this was an interesting read. the author provokes us to consider two kinds of science, and so prompts us to think about the kinds of inquiry we want to develop in the world. i appreciate historical nuances and think managing the overall question of how we know what we think we know is absolutely crucial for humans with their cognitive biases and tendencies towards self-soothing interpretations.
i particularly enjoyed how the author managed to be so concise while also being so effective at delivering such an important message with so few words. I certainly aspire to blog like this.
i love these little shots of theory in the morning…
In this post I will be exploring and elucidating the claim that in the 16th Century the underpinning philosophy of science turned from being Aristotelian in nature to being Pythagorean. I will chiefly explore what it means to be “Aristotelian” or “Pythagorean” in approach, and I will go on to suggest some possible reasons why we can observe this shift.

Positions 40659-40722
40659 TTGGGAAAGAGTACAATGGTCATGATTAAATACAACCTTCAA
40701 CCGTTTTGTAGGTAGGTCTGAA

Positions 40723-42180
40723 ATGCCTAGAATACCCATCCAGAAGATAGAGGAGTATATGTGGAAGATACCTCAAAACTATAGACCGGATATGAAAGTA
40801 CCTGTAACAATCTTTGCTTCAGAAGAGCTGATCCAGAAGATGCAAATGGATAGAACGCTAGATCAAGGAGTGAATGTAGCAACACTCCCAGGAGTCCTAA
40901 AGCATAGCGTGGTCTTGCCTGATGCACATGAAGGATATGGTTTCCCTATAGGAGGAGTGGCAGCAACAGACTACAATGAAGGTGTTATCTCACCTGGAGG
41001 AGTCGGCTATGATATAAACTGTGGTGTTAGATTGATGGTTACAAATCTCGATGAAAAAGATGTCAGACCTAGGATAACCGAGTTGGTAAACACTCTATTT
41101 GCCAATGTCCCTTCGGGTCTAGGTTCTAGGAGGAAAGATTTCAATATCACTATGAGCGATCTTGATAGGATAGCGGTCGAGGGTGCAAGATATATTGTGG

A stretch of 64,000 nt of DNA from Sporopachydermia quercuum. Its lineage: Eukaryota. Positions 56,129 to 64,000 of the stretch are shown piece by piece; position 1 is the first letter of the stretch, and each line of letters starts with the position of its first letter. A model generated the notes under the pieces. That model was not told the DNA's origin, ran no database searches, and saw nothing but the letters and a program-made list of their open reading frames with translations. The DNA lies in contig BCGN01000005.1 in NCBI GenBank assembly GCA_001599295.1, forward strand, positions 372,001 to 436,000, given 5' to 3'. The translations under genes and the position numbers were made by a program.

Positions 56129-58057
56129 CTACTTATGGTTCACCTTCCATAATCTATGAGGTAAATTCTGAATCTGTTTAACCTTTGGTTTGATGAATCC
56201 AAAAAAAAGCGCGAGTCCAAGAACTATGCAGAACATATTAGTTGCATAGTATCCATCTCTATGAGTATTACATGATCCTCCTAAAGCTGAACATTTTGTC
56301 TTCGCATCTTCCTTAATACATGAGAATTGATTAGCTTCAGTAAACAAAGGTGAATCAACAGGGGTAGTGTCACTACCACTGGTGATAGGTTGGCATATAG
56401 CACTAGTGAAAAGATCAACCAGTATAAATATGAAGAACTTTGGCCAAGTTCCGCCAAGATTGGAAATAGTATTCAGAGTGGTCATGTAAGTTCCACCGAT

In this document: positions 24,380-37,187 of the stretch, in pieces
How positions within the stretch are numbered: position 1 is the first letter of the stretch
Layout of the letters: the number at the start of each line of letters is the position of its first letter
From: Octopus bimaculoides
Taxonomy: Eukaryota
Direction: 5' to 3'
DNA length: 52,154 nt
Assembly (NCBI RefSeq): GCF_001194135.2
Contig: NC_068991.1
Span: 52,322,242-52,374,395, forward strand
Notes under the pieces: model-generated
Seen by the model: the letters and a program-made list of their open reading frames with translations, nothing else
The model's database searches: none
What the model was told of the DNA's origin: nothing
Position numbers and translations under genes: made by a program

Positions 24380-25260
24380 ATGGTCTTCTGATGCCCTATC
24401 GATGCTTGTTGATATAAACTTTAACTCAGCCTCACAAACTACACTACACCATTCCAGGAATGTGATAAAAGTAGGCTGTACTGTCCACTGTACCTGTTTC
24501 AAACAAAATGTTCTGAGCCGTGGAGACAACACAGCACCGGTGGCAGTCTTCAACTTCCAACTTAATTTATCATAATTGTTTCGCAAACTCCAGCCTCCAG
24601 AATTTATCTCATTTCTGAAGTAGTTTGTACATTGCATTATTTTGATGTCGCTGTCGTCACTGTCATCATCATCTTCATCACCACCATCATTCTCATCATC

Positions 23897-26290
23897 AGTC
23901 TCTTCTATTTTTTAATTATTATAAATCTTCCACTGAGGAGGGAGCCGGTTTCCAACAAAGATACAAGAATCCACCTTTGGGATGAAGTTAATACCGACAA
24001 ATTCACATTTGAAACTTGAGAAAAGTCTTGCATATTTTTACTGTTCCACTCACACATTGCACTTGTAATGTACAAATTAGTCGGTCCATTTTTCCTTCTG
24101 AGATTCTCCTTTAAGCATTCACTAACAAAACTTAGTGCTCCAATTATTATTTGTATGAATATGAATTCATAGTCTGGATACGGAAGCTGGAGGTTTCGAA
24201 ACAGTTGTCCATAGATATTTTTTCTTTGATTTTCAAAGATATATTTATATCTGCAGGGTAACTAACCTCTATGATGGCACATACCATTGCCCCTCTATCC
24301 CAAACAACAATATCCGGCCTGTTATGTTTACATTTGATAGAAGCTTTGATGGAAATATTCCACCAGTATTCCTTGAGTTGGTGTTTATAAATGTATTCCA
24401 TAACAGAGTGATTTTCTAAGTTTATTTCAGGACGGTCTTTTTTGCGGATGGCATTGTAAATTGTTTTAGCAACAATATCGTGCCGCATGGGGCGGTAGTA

At some point in the history of thought, all forms of enquiry were simply called philosophy. People who practised philosophy often wrote on a large number of topics, such as biology, optics and astronomy, along with musings on the nature of god. In the modern era, it would be very rare to come across someone who could write proficiently on such a diverse array of topics, and arguably this is down to advancements in science which have made each branch more specialist and rarefied.
In medieval times, Aristotle was held up as…
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